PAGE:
Who built Holy Names Academy building in Seattle?

One of the buildings I ran into during my visit to Seattle (Washington, USA) a few weeks ago was this awesome beautiful Holy Names Academy building. Wikipedia states that its construction began in 1906 and was completed in 1908.

holy-names-academy-seattle.jpg

And there seems to be nothing out of the ordinary till you start getting into the research of available information. Let us start with its architect. Wikipedia states that the architect of the neo-classical-style, domed building was Albert Breitung. A little googling and we discover this company named "Breitung and Buchinger Architecture Firm". The firm operated between 1905 and 1907. Once Breitung and Buchinger became partners in 1905, the pair received numerous large commissions from the local Roman Catholic Archdiocese. These included:
  • The House of the Good Shepherd (1906-1907, now the Good Shepherd Center in the Wallingford neighborhood of Seattle)
  • The Academy of the Holy Names (1906-1908) on First Hill at 728 21st Avenue E
  • Saint Joseph Church (1906-1907), destroyed
  • Saint Alphonsus School in Ballard (1906-1907)
The firm also designed a building for the local German gymnastics club (1905-1906; destroyed) and a school building for Ellensburg’s Lourdes Academy (1907-1908; destroyed).

One of their most impressive works for the Catholic Church, the Academy of the Holy Names of Jesus and Mary (728 21st Avenue E) is one of Seattle’s few examples of the Baroque Revival style.

Apart from so much being accomplished in such a short time period everything seems normal. There is even a picture of the building which looks like a post-construction photo.
holy-names-academy.jpg

The day I stood next to this building in Seattle, I thought to myself, that if this building was built in Rome or in Saint Petersburg, it would look perfectly in place. Yet in this quiet Seattle neighborhood it looked totally out of place.

With the official date of construction being 1908, there should be no shortage of photographic and/or documentary evidence of this structure's building process. But... the above picture is what I keep on running into. Where are the other ones?
  • Was this building built or renovated?
  • Was it partially excavated during the great Seattle Regrading?
holy-names-academy_arial.jpg

With such a beautiful building being in the process of being built, one would imagine that there would be somebody wanting to take a few pictures. Who could have wanted a photo or two?... may be a reporter, an amateur photographer, or may be the Holy Names Academy staff. But nope. There seems to be no available photos of the construction site during the excavation phase. There are none for the beginning of the construction process.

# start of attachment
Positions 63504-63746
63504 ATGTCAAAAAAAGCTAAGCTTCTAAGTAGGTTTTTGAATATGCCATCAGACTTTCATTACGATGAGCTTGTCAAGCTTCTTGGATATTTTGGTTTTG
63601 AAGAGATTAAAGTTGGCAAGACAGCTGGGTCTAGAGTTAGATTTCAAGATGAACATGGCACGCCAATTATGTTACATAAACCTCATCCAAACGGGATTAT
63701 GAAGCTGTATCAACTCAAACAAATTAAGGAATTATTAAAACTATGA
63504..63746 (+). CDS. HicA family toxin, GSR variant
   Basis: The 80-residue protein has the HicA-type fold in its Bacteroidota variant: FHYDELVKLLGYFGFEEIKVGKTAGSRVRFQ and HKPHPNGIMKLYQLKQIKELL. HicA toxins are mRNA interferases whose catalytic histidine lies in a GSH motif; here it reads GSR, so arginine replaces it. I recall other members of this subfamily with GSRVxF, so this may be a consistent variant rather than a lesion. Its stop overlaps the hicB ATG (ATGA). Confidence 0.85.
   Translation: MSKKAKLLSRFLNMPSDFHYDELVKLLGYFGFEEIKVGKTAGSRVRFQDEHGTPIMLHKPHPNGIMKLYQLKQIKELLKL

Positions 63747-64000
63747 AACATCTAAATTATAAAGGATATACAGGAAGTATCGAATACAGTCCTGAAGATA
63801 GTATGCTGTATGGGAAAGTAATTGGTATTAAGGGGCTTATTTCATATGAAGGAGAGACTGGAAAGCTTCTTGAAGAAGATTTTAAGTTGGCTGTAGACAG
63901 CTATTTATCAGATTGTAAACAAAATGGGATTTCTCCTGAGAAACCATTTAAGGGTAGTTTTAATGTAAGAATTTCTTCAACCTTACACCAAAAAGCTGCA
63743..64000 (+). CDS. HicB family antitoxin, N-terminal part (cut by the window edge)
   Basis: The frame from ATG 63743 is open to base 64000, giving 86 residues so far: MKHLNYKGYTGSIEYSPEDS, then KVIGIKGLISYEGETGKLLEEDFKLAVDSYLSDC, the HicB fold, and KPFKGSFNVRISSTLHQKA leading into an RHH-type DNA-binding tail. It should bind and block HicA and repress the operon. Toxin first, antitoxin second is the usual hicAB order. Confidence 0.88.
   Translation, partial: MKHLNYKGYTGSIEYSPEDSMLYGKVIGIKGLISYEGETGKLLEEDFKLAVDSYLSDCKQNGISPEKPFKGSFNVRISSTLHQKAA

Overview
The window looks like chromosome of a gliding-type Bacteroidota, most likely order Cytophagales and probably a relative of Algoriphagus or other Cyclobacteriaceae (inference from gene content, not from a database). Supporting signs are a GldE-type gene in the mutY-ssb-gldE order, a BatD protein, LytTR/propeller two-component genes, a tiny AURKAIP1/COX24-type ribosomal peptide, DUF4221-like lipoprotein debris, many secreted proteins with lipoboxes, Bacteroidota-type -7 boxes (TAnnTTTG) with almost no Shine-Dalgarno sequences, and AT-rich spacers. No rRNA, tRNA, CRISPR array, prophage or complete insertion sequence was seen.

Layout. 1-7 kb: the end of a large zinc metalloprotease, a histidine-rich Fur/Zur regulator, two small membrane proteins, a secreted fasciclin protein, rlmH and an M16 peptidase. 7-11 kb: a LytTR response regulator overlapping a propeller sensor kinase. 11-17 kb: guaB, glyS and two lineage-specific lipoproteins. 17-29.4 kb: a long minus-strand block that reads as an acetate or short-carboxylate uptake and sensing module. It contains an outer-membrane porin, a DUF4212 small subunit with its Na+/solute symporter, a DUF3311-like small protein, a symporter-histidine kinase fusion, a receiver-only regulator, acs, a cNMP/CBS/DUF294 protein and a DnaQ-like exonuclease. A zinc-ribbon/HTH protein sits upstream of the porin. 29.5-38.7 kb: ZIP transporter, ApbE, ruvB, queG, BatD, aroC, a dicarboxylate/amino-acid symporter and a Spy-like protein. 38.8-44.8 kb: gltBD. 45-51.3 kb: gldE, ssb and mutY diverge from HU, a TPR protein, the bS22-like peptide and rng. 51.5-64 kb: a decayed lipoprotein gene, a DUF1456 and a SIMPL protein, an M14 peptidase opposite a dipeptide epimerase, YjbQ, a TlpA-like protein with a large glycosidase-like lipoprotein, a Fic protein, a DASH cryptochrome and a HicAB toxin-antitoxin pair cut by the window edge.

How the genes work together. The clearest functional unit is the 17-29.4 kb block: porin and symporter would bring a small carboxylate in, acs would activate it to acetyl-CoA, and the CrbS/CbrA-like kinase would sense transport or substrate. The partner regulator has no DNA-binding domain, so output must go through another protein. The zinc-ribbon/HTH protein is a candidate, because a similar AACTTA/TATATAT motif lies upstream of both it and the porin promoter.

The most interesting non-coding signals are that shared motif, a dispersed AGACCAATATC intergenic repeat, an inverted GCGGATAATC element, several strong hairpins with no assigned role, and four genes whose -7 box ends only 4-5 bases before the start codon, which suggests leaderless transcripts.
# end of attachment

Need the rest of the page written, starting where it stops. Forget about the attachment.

So far I was unable to locate any information on the foreman of this project. If I was one, I would have liked to have this project on my resume. But I guess it was not important back then.

Where were the building materials made? Where is the proof of the chain of supply for this building? What transportation company was used to move all those masonry supplies to the construction site.

It remains to be seen what documents can be produced via public disclosure with the city of Seattle. << Docs are in and can be seen here. >>

While I am less certain, given the date of 1908, I have a feeling that this is another one of those ghost buildings with an assigned architect and no concrete proof of its origination. After all,1908 could just be an assigned date and Albert Breitung could be an assigned architect. Will keep on looking into this.

*** UPDATE 05.02.18 ***


Received my public disclosure request back from the City of Seattle. The building was built between 1906 and 1908. Apparently, there is no documentation prior to 1909.

Below are the images of my public disclosure request and the reply I received. The City was most helpful, but even they cannot provide the information they do not possess.

Once again we have no information on who really built another mammoth of a structure.

holy_names_academy_seattle_1.png

holy_names_academy_seattle_2.png
You can inspect this building permit from 1909. I'm not 100% positive what the handwriting in the first image below states, but two words are obvious "FIRE ESCAPE".



Drove by this Holy Names Academy today. Well, need some assistance here. First of all, how old would we thing these trees are? Especially the first one. Could it be that these trees are only 110 years old? Because if they are, than all our forests are very young indeed.

Holy_Names_Academy_Tree.JPG Holy_Names_Academy_Tree_2_1.jpg
Now, this is 1907-1908 on the photos below.

And additionally a couple postcards from 1909. Those trees are tiny.


The symbol was too high up to take a better picture with a phone.

postcard_holy_names_academy_4.JPG

Of course we have evidence of the mud flood. We have a pretty good chink of the building accessible through some under the ground level entrances. Obviously one could say that we have a simple access to the basement area, but after so many examples of the same, we should know better.

I also think this used to be the actual entrance door before the mud flood. At least whatever is on the other side of the gate makes no sense to construct such an arch. And the today's door in the third photo below, was probably just a middle window at some point.

Some extra photos I took. That rain sprout in pic 4 looks somewhat out of place, I think.



KD: Anyways, any opinions on this building?
  • Who and when really built it?
  • How old are the immediate "post-construction" photographs are?
  • Where is the relevant documentation?
 

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